Semi OT- Loudest jet ever?

After reading the Wyvern thread about how loud the Scimitar was, what's the
loudest jet you've ever heard? Mine is an SR-71 at Edwards just before they
went out of service. That shook the fillings in my teeth. Anybody ever see
an XB-70 takeoff? That seems like a major noise pollution source.
Reply to
Jim Atkins
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I always thought the F-105 was the loudest I've heard, we had sr-71s, f-4s and lots of other aircraft stationed at Okinawa. A aircraft lovers delight!
Reply to
JRFORSTER2
A Harrier may not be the "loudest", but is has a screaching, high pitched whine at idle that would blow out a dog's eardrums, let alone remind you of a trip to the dentist. Especially if you're standing directly in front of the inlets.
Reply to
Rufus
The last time we went to Miramar, to soothe SWMBO we bought chalet tickets at show center. They handed out free earplugs- with a Harrier hovering about 100 yards in front of us, they were extremely necessary.
Reply to
Jim Atkins
B-1, burners lit at the start of takeoff roll.
Reply to
TomGAJ
Fouga Magister - loud enough to make you vomit.
Duncan
Reply to
DunxC
The high frequency noise is apparently due to the metal from which the compressor bearings are made. The bearings on a F-16 are made from a similar material, and it presents a similar high frequency hazard. The difference with a Harrier is that the bearings for the first-stage compressor are literally within arms reach of the intake lip!
During the late-1980s groundcrew on the RAF Harrier force were issued with slimline ear defenders. These were designed to sit underneath the kevlar helmet so that linies could wear full combat gear while deployed in the field. It was only after eighteen months that it became apparent that the ear defenders were designed to protect infantrymen against the noise of gunfire... not against high frequency aircraft noise! Those of us who spent any appreciable time on Harrier lines in those days all suffer from a certain amount of high-tone deafness. Pardon?
Reply to
Enzo Matrix
Yeah, having watched a B-58 take off with FOUR afterburners blazing in a rainstorm at Bunker Hill (now Grissom) AFB in 1967 I gotta concur.
I recall seeing an F-105 undershoot the runway while in Basic Training at Fort Dix (it was next to the main runway at McGuire AFB) and when he hit the burner to schooch it to the touchdown strip it got very, very loud. He also toasted about a dozen ducks in a pond off the end of the runway...
Cookie Sewell
Reply to
AMPSOne
Actually heard with my own ears. It's either a pair of F-15s hitting the afterburners on a flyover at the race track or a pair of F-4s staging out of Pope AFB many moons ago when I was a kid. Things always seem bigger and louder when you're a kid, so I'll go with the Phantoms. ;-)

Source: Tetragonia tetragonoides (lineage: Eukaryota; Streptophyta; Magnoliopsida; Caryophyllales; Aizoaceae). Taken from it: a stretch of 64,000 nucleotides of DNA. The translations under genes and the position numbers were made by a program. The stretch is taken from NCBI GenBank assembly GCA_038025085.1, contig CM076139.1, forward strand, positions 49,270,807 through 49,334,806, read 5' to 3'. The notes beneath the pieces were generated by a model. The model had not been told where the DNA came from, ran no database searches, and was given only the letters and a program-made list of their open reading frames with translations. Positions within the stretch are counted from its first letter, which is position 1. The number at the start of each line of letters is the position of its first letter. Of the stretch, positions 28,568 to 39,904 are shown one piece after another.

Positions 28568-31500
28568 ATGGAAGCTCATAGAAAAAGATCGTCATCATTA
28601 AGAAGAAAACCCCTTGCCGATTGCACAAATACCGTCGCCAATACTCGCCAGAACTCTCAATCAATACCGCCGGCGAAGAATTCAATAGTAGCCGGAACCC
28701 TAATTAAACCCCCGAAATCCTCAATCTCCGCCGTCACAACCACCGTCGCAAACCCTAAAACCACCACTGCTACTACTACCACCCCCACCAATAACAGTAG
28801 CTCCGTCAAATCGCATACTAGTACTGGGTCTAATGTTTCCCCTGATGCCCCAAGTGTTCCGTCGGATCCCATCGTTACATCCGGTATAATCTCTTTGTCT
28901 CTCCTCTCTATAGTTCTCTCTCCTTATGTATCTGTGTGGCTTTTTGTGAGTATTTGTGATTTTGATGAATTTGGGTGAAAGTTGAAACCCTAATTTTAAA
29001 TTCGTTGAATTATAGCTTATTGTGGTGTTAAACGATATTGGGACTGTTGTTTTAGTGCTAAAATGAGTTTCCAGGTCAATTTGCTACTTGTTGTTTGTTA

WmB
Reply to
WmB
And snipped-for-privacy@aol.com (AMPSOne) opened up and revealed to the world news: snipped-for-privacy@mb-m20.aol.com:
Let me guess, there was "roasted" duck on the menu in the mess hall that night. . .;-)
Reply to
Digital_Cowboy
I've read that the Tu-160 & Yak-141 are awfully loud.
AMPS> Yeah, having watched a B-58 take off with FOUR afterburners blazing in a
Training at Fort
Reply to
frank
I think that's an inherant property of jet engines in general, but I'll agree that the inlet definatly has something to do with it. F/A-18s have a similar highly directional high frequency content comming out of the inlets, but an E/F has a different pitch/sound than an A-D. I figure it's ont only the engine but also the acoustic noise from the air volume mixing with the engine noise and cavity effects in the duct.
When I was designing compressor components for GE I ran across more than one instance where acoustic coupling had structural effects on engine components. In one case I recall having to change the number of bearings in a #1 race to get around a problem.
Reply to
Rufus
I'll back you up on that one, having seen both the Blue Angels and the Thunderbird shows in F4s as a kid. Haven't enjoyed either of them since...
Reply to
Rufus
I was having an early lunch in a Roy Rogers in down town Frederick Maryland when an F-117 went over very low. It was the weekend of the Frederick airshow. There wasn't anybody sleeping late in Frederick after that pass!
Bill Shuey
Reply to
William H. Shuey
An F-117? I thought they were designed specifically to be quiet...
Reply to
Enzo Matrix
I've only seen an F-117 up close once,at an airshow.Wasn't anything like as loud as the F-15 and F-16s I saw at the same show. I'd say a B-1 in afterburner was the loudest I'd seen,but the F-15 came close.
Reply to
Eyeball2002308
Probably none of us here ever heard it, but the XF-84H 'Thunderscreech' was reputed to put out such a high-pitched din that it caused debilitating nausea on the surrounding air base apron. However, that might not have been strictly jet noise, since it was caused by the tips of the propeller going supersonic.
Mark Schynert
Reply to
Mark Schynert
A Magister? That pretty little French thing? Wouldn'ta thunk so, but I ain't never heard one, neither...
RobG
Reply to
Rob Grinberg
I've had a Magister or 2 at my airport & they aren't all that loud. I've never heard an F-117 that I'm aware of, but I've read that it's not much louder than a Cessna Citation. I always took that to mean like a Citation I or II since they were around when the F-117 came out. I hear Citations all the time, & rarely need hearing protectors on the ground, much less in flight.
Reply to
frank
Concorde in full reheat on takeoff for a transatlantic flight. It was loud *inside* a 737 taxying past. It was also dusk so the sight of the reheat plumes trailing behind is forever engraved in my memory.
Reply to
Jeff C

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